Whatever the results of the March 30 elections, the Justice and Development Party (AKP) is very likely to end up in the minority. Not that it will come out last or anything. In fact it will probably come out on top. But it will not get the 50 percent it is relying on to be able to feel as strong and invincible as it once appeared to be.
The AKP will get something under 50 percent of the votes, and it is that which will make it the minority, even if it gets most of the votes as a party. Angry protests from AKP officials on hearing this, as they underline the fact that they won the elections, will also be pointless. That win will not alter the fact that they are no longer the majority.
The AKP has only itself to blame for this seemingly skewed understanding of the situation. It is, after all, Prime Minister Recep Tayyip Erdoğan
and his ministers who have gone on interminably about the 50 percent of the votes they got in the last elections. It is also they, with their simplistic “winner take all” understanding of democracy, who have been behaving as if this 50 percent makes them a majority and gives them the authority to do more or less whatever they like.
Having turned pluralistic democracy into a clear-cut “us and the rest” situation, the AKP will no longer be able to claim to be the “voice of the nation,” which of course it never was, when the collective vote of the other parties is over 50 percent.
Looked at from its own understanding of democracy, the AKP can, therefore, even before the elections are held, be said to be the loser when it gets 40 to 45 percent of the vote. Should its overall vote fall below 40 percent, on the other hand, one can confidently say that will be the beginning of the end for the AKP.
As many are predicting a domestic “settling of accounts” these days, the AKP is openly and avowedly preparing itself for much more turbulence in Turkey. This, however, will also work ultimately to expedite the end for the AKP. Apart from the most committed followers, many who vote for the AKP in these local elections will see better, before the 2015 general elections, that all the AKP promises is instability.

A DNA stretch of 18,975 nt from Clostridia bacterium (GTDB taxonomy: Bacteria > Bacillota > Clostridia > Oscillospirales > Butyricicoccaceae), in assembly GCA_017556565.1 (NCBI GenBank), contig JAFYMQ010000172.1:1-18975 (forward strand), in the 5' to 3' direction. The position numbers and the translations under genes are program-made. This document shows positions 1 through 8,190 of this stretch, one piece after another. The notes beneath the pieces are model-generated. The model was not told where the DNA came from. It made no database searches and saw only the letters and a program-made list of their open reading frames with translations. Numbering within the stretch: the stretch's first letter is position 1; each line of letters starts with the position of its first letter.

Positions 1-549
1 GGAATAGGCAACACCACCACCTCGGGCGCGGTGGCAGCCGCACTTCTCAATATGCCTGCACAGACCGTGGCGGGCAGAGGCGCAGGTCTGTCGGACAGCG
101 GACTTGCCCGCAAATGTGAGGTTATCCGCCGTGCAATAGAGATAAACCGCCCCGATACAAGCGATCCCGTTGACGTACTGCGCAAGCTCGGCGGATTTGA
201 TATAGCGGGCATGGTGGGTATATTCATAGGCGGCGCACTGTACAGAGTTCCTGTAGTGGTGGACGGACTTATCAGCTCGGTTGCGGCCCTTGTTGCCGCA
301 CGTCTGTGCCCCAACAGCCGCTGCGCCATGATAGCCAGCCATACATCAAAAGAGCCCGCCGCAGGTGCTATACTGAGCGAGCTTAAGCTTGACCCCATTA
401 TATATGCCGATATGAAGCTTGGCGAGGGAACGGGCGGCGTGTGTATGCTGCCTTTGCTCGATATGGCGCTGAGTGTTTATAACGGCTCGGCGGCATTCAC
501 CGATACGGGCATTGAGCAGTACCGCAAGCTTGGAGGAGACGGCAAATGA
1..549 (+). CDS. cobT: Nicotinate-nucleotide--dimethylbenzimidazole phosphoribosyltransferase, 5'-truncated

Meanwhile, another key factor that will work against Erdoğan and the AKP is also of their own making.
This is their facility to increase the number of their enemies as a result of their vindictive and authoritarian ways. They have even created sworn enemies out of formerly allied Islamists. It is not longer just the “Kemalists” they have to contend with.
Then there are the thousands of civil servants and policemen who have been shuffled from one place to another after the Dec. 17 corruption scandal for allegedly being members of some shady “parallel state.” With so many enemies, Erdoğan and his ministers are unlikely to be able to sleep peacefully, even if they win the local elections. One nasty revelation after another from those quarters will hound them, and as the government strikes back against those involved, the country will move from crisis to crisis in this continuing war.
The economy, on the other hand, can take only so much before the adverse effects of all this instability bites even more into people’s pockets. It will also scare off foreign and local investors who are now maintaining a “wait and see” stance to try and figure out what is happening in Turkey and what this means for the next five to 10 years.
Those who are close to the AKP will claim that painting such a dark picture, laced with gloomy predictions, is rubbish, and demand to see evidence that substantiate these claims. That, however, is where the problem starts. The evidence is already there, and of their own making, but they refuse to see it.